Detective Eric Clifford testified that, during his patrol duties on the day in question, he observed a group of individuals "stomping on top of somebody" in the street and that he recognized defendant as one of the individuals involved. A surveillance camera captured the incident and a recording from that camera was played at trial. The recording shows defendant repeatedly raising his leg and stomping on the victim with his heavy work boots as the victim lay defenseless on the ground. Photographs of the boots were admitted into evidence along with photographs of the victim's injuries, which show a laceration above the victim's right eye and abrasions about his face. The eyewitness account by Clifford, the video recording of the incident, medical testimony of the responders and the emergency room personnel, and the photographs of the victim's injuries clearly support the jury's conclusion that defendant intended to cause serious physical injury to the victim (see People v. Chowdhury, 22 A.D.3d 596, 597, 802 N.Y.S.2d 252 [2005], lv. denied 6 N.Y.3d 753, 810 N.Y.S.2d 421, 843 N.E.2d 1161 [2005] ; People v. Mahoney, 6 A.D.3d 1104, 1104, 776 N.Y.S.2d 402 [2004], lv. denied 3 N.Y.3d 660, 782 N.Y.S.2d 702, 816 N.E.2d 575 [2004] ). The evidence also supported the conclusion that two or more persons were present and that the assault involved a dangerous instrument, i.e., the " boots or shoes worn while kicking [the] victim" ( People v. Hill, 130 A.D.3d 1305, 1306, 13 N.Y.S.3d 705 [2015] [internal quotation marks and citations omitted], lv. denied 27 N.Y.3d 999, 38 N.Y.S.3d 109, 59 N.E.3d 1221 [2016] ; see People v. Ingram, 95 A.D.3d 1376, 1377, 943 N.Y.S.2d 311 [2012], lv. denied 19 N.Y.3d 974, 950 N.Y.S.2d 357, 973 N.E.2d 767 [2012] ). While a different verdict would not have been unreasonable, "viewing the foregoing evidence in a neutral light and according deference to ‘the jury's unique opportunity to view the witnesses, hear the testimony and observe demeanor’ " ( People v. Thorpe, 141 A.D.3d at 930–931, 35 N.Y.S.3d 769, quoting People v. Lanier, ...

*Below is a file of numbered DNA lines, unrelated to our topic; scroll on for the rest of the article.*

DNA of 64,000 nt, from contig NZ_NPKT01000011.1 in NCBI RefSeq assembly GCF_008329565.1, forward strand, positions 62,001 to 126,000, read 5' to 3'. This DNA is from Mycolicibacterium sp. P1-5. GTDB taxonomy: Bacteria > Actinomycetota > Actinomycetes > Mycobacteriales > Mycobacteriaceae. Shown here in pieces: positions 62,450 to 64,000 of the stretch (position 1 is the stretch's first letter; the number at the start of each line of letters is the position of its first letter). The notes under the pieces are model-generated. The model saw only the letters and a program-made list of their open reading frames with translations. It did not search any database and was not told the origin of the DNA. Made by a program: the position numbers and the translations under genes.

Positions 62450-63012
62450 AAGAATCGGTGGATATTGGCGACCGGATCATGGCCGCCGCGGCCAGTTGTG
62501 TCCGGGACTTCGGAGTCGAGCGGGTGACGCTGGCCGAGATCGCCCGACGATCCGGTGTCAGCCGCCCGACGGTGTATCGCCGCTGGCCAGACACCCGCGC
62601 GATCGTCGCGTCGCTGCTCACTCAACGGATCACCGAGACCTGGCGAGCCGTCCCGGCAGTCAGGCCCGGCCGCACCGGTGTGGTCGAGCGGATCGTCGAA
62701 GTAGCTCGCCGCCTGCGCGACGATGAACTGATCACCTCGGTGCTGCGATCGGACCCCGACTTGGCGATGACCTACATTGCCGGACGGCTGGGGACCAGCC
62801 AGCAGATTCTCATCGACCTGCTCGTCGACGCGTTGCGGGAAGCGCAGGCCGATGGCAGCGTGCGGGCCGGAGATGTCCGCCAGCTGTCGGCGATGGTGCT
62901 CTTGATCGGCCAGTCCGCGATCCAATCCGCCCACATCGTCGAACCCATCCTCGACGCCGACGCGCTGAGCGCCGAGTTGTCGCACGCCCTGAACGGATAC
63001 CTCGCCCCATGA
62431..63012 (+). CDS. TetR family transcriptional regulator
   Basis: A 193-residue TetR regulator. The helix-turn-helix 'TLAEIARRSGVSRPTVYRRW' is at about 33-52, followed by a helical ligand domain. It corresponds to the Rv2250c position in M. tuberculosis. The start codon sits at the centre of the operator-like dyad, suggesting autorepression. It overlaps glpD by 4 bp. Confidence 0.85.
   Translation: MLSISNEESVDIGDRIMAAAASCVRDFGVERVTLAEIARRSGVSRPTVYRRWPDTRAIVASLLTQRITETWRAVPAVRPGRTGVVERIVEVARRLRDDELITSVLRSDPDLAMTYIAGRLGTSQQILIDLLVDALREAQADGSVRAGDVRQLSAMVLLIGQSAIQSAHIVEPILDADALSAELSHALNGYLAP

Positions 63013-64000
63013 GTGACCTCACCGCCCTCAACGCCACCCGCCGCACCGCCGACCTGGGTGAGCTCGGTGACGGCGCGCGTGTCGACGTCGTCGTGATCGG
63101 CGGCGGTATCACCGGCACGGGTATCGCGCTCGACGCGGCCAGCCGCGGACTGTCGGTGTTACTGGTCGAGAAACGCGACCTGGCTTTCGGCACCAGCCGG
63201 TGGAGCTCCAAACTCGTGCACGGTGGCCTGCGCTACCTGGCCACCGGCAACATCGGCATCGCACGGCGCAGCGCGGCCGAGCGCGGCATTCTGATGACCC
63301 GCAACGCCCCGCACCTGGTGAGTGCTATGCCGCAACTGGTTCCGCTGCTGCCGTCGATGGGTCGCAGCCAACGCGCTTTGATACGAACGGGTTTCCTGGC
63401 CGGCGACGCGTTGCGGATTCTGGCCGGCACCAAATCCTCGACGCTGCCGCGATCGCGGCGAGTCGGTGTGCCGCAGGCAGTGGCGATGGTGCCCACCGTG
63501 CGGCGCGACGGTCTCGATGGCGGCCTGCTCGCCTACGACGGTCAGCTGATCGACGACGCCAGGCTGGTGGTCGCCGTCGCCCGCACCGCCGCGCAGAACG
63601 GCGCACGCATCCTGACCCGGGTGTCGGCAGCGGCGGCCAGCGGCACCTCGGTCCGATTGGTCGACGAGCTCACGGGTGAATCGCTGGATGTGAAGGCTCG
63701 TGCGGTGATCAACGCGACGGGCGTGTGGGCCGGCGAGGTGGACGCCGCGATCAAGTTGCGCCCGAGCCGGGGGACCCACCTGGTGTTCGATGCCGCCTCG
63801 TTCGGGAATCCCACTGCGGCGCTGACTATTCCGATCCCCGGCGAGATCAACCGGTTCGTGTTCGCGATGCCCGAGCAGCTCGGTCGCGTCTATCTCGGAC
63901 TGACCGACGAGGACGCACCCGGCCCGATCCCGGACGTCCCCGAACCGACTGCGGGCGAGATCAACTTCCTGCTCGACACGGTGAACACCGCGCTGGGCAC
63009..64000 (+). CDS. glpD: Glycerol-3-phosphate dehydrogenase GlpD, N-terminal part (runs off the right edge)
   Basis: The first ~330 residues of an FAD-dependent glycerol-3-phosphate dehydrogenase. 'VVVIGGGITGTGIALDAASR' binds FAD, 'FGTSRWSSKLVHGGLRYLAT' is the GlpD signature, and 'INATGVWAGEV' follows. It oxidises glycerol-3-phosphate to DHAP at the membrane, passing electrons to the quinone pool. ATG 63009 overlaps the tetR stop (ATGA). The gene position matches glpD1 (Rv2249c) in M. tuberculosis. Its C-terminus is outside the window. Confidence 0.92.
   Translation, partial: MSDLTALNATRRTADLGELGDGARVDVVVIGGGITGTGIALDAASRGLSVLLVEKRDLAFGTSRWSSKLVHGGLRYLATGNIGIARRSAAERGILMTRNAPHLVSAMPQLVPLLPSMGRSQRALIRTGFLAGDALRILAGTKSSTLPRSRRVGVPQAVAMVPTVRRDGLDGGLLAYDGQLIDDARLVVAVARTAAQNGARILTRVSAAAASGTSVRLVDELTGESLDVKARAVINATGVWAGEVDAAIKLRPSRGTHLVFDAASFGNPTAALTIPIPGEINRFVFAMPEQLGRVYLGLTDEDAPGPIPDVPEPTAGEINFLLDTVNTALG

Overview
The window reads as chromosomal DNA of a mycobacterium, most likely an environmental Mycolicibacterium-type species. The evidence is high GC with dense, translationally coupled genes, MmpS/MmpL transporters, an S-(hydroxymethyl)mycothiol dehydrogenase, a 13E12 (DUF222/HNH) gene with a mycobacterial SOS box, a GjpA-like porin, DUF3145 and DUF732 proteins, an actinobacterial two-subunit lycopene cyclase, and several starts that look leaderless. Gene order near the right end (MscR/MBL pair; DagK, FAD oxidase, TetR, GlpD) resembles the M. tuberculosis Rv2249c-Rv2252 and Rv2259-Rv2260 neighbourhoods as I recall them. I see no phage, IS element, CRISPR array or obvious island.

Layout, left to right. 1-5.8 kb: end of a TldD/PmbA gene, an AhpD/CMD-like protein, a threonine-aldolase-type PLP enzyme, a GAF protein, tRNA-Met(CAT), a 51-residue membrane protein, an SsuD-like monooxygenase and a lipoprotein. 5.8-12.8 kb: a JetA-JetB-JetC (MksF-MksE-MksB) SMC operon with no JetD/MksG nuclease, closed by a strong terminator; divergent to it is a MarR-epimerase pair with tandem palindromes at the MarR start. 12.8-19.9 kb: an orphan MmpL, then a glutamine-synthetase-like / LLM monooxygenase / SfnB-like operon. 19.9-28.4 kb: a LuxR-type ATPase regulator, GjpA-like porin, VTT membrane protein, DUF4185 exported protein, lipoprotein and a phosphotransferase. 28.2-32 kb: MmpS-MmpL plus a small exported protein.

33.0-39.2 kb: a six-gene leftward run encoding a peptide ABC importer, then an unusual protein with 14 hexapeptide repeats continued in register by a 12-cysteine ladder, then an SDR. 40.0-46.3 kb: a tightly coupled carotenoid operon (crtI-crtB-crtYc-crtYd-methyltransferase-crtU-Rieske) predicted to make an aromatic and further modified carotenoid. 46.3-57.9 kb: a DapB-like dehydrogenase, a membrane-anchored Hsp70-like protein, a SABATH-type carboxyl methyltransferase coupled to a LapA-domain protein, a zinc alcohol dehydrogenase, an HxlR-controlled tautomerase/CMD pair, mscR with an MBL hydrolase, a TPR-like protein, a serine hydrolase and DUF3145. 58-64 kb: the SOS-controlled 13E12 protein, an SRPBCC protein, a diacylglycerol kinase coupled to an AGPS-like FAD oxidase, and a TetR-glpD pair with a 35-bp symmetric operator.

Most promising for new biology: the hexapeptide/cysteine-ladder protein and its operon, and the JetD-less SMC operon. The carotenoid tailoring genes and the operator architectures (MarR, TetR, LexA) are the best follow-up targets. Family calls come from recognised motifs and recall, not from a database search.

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  • People v. Alexander M. W., 110080
    • United States
    • New York Supreme Court Appellate Division
    • November 1, 2018
    ...any perceived prejudicial effect and they were properly admitted as exceptions to the hearsay doctrine (see People v. Coleman, 151 A.D.3d 1385, 1387–1388, 58 N.Y.S.3d 631 [2017], lv denied 29 N.Y.3d 1125, 64 N.Y.S.3d 675, 86 N.E.3d 567 [2017] ). We have reviewed defendant's remaining eviden......